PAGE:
Land Connections—Parks and the Pandemic: The Need for More Equity
The pandemic has invigorated interest in public parks and open spaces. Parks have long been known to improve health and wellness, but they have now turned into a necessary haven for so many during these difficult times. Access to nature, fresh air, and daylight, combined with social distancing and masks, have not only helped us cope and live in these uncertain times, but have also helped relieve many of the stresses we are facing. Parks are no longer simply viewed as transitional spaces with amenities; they are now considered essential and incredibly important in maintaining our health and well-being. This has made the need for an equitable distribution of parks and open spaces more critical than ever before.
A key element to equitable distribution is equitable input. With a greater awareness and appreciation of the importance of public parks and access to the outdoors, there has been an accelerated movement from planners and landscape architects to keep communities involved in the park planning process, in light of the pandemic. Traditionally, gathering community input was done through in-person public meetings and design charrettes. These methods may have been inherently biased, since attendants who participate may not always represent the entire community. Now, many community meetings have been moved online and held virtually. Not only is this safer in the current climate, but it provides an opportunity to make community input more equitable and to reach residents who may have been unable to participate before. While this is not an all-inclusive solution, it is a critical step to making decisions that include feedback from a wider and more diverse group of participants.
Evolving & Adapting Spaces
Cities are also doing their part in the equitable and flexible use of space. There is an increasing desire from cities to diversify and expand the open environment and make these spaces adaptable and versatile. When many restaurants faced limited outdoor capacity for dining, cities stepped in and pivoted space usage. In some cases, what used to be streets and parking spaces are now outdoor dining areas and pedestrian walkways – encouraging healthy living and socially distancing. In addition, cities have become more open-minded about broadening the uses of parks. These spaces are now taking on new and exciting roles hosting a hub of activities including socially-distanced yoga, outdoor workouts, and outdoor learning. Some cities, like New York, are even taking advantage of decreased vehicular traffic and empty streets by adding more bicycle lanes.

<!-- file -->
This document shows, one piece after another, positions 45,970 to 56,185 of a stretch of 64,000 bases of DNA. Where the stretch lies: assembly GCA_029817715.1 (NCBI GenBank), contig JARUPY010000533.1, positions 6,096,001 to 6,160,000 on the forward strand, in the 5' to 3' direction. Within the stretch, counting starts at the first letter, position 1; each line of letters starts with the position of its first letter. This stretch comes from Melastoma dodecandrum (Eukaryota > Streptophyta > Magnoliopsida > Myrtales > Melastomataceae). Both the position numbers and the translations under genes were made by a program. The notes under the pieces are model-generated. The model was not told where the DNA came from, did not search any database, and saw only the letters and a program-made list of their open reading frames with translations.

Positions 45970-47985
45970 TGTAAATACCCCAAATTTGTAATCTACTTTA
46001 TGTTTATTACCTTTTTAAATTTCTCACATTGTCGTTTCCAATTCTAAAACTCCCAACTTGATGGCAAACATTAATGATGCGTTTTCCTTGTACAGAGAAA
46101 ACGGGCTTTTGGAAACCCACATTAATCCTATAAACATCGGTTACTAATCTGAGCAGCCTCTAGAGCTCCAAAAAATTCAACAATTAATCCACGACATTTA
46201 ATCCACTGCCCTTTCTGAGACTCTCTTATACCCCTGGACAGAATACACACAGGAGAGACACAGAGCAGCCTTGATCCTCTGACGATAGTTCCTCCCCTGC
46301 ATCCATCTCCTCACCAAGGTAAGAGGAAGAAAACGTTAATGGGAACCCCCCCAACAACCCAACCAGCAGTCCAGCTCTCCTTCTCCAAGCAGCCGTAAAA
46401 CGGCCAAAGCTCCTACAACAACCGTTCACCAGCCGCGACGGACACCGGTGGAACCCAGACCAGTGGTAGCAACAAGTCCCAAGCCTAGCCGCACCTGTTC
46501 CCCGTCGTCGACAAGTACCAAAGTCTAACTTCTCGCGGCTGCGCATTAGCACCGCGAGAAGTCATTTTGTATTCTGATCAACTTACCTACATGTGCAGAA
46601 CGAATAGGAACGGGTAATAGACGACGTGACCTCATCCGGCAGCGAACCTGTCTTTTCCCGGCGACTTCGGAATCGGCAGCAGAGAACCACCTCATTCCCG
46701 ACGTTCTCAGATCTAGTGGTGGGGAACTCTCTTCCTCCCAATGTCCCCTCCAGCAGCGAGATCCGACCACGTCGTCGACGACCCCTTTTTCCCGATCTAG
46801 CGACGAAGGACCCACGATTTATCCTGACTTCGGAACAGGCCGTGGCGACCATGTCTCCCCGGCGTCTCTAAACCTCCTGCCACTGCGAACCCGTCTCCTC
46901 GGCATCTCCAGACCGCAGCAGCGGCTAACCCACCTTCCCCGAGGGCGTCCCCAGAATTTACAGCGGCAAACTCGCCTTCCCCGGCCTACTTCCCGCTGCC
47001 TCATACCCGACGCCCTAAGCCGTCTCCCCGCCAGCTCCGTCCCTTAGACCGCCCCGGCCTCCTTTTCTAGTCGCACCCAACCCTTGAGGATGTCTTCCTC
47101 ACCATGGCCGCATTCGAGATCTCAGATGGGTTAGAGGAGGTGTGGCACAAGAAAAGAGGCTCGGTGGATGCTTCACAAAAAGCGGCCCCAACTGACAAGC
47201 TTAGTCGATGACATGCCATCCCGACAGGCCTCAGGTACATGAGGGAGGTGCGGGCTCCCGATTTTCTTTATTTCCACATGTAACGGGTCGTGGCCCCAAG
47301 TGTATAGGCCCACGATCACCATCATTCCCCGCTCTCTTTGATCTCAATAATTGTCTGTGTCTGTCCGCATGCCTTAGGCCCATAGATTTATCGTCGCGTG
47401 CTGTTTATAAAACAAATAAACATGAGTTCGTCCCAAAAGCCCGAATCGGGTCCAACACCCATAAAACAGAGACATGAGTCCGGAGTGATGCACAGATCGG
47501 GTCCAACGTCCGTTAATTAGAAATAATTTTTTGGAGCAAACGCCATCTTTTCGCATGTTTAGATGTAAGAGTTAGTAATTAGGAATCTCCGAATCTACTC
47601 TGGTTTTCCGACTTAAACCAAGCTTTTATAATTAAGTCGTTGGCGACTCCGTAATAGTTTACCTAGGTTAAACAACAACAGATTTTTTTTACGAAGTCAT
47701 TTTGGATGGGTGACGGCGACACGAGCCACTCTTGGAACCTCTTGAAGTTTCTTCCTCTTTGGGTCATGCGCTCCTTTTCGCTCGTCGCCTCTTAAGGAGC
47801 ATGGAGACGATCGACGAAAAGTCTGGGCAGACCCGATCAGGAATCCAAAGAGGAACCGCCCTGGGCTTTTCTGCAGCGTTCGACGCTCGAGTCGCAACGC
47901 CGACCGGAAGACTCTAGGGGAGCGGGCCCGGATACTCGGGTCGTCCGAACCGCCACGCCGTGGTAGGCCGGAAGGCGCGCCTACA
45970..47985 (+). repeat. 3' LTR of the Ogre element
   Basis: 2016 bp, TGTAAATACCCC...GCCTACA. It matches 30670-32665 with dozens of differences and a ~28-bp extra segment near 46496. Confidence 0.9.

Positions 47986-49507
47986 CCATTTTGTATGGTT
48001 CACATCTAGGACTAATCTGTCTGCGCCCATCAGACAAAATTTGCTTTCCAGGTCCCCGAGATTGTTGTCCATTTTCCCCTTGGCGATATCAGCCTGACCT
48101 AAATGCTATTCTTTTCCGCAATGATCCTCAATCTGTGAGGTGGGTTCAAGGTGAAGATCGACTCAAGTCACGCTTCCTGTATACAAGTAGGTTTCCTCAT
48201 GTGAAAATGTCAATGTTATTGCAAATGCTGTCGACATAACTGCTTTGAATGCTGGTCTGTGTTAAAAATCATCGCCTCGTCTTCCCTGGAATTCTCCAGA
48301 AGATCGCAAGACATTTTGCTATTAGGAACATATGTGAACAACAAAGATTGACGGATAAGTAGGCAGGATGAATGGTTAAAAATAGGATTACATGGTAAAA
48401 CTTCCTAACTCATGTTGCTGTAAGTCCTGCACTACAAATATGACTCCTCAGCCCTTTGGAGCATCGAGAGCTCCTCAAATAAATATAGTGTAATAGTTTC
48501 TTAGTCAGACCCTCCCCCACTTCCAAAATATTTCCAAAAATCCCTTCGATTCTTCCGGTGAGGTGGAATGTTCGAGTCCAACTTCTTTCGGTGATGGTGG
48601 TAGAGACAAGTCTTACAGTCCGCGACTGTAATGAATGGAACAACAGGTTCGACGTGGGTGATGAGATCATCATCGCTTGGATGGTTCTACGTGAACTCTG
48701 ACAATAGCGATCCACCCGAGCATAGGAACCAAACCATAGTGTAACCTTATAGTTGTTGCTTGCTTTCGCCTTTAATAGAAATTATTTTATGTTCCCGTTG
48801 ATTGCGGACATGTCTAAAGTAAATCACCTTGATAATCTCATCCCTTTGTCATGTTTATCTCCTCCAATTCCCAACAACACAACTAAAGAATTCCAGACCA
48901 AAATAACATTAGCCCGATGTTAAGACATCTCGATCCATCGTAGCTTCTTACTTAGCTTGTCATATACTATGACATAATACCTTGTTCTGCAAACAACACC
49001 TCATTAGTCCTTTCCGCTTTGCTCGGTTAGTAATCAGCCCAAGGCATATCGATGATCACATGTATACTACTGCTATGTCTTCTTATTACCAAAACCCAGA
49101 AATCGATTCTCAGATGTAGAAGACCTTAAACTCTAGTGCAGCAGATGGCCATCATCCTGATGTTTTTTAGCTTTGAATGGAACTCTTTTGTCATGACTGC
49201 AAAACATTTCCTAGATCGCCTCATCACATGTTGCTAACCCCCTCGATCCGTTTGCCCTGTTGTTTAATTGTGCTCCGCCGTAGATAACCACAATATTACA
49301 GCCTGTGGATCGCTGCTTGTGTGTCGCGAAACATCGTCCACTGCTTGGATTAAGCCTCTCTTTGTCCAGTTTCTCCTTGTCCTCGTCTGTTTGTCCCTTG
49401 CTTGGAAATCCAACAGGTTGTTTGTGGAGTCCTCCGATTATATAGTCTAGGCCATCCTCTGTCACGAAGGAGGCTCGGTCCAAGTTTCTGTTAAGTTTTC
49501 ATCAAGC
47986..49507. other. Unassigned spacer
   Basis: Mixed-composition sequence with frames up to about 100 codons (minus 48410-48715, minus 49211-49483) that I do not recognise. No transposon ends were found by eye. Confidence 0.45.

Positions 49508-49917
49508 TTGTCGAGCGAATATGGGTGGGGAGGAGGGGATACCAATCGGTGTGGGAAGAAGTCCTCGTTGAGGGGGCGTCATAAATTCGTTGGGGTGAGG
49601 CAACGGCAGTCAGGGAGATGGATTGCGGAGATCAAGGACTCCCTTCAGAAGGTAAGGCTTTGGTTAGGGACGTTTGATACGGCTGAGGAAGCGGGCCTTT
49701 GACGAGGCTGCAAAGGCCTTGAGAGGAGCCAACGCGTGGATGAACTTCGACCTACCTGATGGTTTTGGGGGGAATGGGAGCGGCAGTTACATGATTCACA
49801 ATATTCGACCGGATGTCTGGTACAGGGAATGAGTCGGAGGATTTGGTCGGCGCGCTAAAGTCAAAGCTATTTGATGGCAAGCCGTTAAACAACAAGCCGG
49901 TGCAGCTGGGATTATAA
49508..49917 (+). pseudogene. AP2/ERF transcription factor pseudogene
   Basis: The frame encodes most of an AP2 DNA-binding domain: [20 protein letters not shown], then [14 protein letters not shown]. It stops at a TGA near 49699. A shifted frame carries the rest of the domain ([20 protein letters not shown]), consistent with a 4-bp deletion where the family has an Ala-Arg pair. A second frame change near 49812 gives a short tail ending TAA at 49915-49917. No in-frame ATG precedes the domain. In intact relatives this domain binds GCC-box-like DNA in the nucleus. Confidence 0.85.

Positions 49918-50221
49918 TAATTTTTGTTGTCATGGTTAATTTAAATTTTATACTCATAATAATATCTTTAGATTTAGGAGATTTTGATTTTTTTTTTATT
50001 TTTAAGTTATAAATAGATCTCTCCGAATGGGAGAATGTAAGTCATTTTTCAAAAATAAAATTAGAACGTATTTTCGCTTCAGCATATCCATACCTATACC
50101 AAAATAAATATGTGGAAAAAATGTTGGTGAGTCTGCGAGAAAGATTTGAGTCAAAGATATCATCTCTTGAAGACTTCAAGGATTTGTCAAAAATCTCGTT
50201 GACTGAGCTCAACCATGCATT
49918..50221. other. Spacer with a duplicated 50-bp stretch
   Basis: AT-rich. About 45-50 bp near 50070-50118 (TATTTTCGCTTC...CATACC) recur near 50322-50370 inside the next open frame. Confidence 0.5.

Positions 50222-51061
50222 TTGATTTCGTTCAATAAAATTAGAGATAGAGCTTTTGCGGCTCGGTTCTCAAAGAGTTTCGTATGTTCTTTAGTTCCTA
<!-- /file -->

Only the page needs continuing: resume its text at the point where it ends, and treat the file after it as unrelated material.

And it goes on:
The Distribution of Outdoor Space
As much as we wish it was, it is important to remember that access to outdoor public space is not equitably distributed to all. In the United States, 100 million residents do not have a park within a 10-minute walk of their home 1. To further highlight the disparity these communities face without adequate access to parks, residents are more likely to suffer health issues, such as asthma and obesity, have higher unemployment rates, and lack healthy food options 1. The lack of local green space, combined with these inequities, can be detrimental and have lasting effects. An unfortunate example is Oakland, California, where a resident from a struggling neighborhood may live 12 years less than a resident living in an affluent neighborhood located just 2 miles away 1.
Everyone should have access to open space within walking distance from their home, as well as equitable access to provide feedback on parks and recreation spaces in their community. Along with the many responsibilities of the landscape architecture field, it is the designer’s role to help make equitable change for the communities in which they are supporting. With collaborative effort from cities and communities, parks can become more walkable, inclusive, and accessible to neighborhoods that still lack quality open space. While the pandemic has brought many challenges, it has shown light to the critical issues that have often been overlooked or forgotten. In the midst of the pandemic, many landscape architecture professionals will continue to do our part to make spaces more equitable in a constantly evolving world, one park at a time.
- The Trust For Public Land, 2020. https://www.tpl.org/parkscore
About the Author
Ting Li, LEED Green, is a Landscape Designer at O’Dell Engineering. She has over 6 years of experience in the industry and holds a Master of Landscape Architecture from the University of Georgia. Ting is passionate about parks and recreation and loves to see the community enjoying the outdoor spaces she helps design.
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